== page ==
Stone taken from Snowdon for Queen’s Platinum Jubilee crown
Stone has been taken from Snowdon in order to create a crown that will form the ‘centrepiece’ of the Queen’s Platinum Jubilee.
Rocks were collected from Yr Wyddfa, Scafell Pike in England, Ben Nevis in Scotland and Slieve Donard in Northern Ireland before two fragments were taken from each and incorporated into the base of the crown.
The crown, sitting on a blue and gold cushion, holds up a ‘Commonwealth of Nations Globe’ featuring former parts of the British Empire embossed in gold, silver, diamonds and platinum.
The crown and globe will be held at the Tower of London for the next six weeks until June 2, the first day of the four-day bank holiday weekend.
Bruno Peek, 70, the Queen’s pageantmaster, who designed the globe, said that “I don’t think people have yet realised that this is the last jubilee we will see for many years.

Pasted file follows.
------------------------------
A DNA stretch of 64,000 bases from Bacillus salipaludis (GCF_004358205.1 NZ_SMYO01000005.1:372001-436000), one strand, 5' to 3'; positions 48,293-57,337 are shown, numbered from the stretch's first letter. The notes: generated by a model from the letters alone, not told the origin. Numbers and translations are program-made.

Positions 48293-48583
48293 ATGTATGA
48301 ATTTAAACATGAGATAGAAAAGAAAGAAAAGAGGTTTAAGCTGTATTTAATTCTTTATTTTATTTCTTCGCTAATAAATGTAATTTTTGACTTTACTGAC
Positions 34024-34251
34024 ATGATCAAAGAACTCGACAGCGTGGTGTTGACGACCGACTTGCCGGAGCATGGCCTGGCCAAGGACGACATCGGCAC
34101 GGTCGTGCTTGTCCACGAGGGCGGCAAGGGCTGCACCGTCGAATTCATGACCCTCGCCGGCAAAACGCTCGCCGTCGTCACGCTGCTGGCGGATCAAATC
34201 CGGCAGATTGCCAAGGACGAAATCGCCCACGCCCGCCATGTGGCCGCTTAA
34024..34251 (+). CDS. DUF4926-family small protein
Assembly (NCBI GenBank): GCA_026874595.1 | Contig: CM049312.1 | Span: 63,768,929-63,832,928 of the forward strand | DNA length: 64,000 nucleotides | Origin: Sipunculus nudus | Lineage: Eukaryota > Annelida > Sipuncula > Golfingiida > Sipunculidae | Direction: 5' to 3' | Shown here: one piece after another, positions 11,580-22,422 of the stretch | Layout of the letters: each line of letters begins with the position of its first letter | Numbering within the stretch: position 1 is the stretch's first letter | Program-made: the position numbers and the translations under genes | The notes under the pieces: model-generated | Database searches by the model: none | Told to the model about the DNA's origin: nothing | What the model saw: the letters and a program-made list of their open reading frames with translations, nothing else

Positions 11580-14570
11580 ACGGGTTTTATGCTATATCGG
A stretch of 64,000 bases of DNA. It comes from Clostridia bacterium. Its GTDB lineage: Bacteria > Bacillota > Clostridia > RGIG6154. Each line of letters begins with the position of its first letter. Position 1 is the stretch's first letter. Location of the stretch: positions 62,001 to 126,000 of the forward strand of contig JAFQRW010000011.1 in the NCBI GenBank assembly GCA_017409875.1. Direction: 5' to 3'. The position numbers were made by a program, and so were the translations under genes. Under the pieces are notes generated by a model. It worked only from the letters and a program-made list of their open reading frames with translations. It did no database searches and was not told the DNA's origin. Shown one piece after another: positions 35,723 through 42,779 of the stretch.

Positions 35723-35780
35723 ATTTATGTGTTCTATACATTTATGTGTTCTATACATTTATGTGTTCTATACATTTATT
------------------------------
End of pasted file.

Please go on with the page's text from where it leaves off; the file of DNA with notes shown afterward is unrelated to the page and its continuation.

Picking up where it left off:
“It is one of the most important this nation has ever celebrated. I wanted to symbolise the Queen’s Platinum Jubilee as well as all of her other jubilees and her 70 years at the head of the Commonwealth.”
The specifics of how the globe will be used in the beacon ceremony have not yet been revealed, but it is understood it will play an important central role.
Bruno Peek added: “We are thrilled that the Commonwealth Globe will go on display at the Tower of London, one of the UK’s iconic buildings. We are looking forward to it being used in the lighting of the Principal Beacon at Buckingham Palace.
“The Queen has been a light to the country and the participation of so many people in the beacons project will be a fitting tribute to her.”
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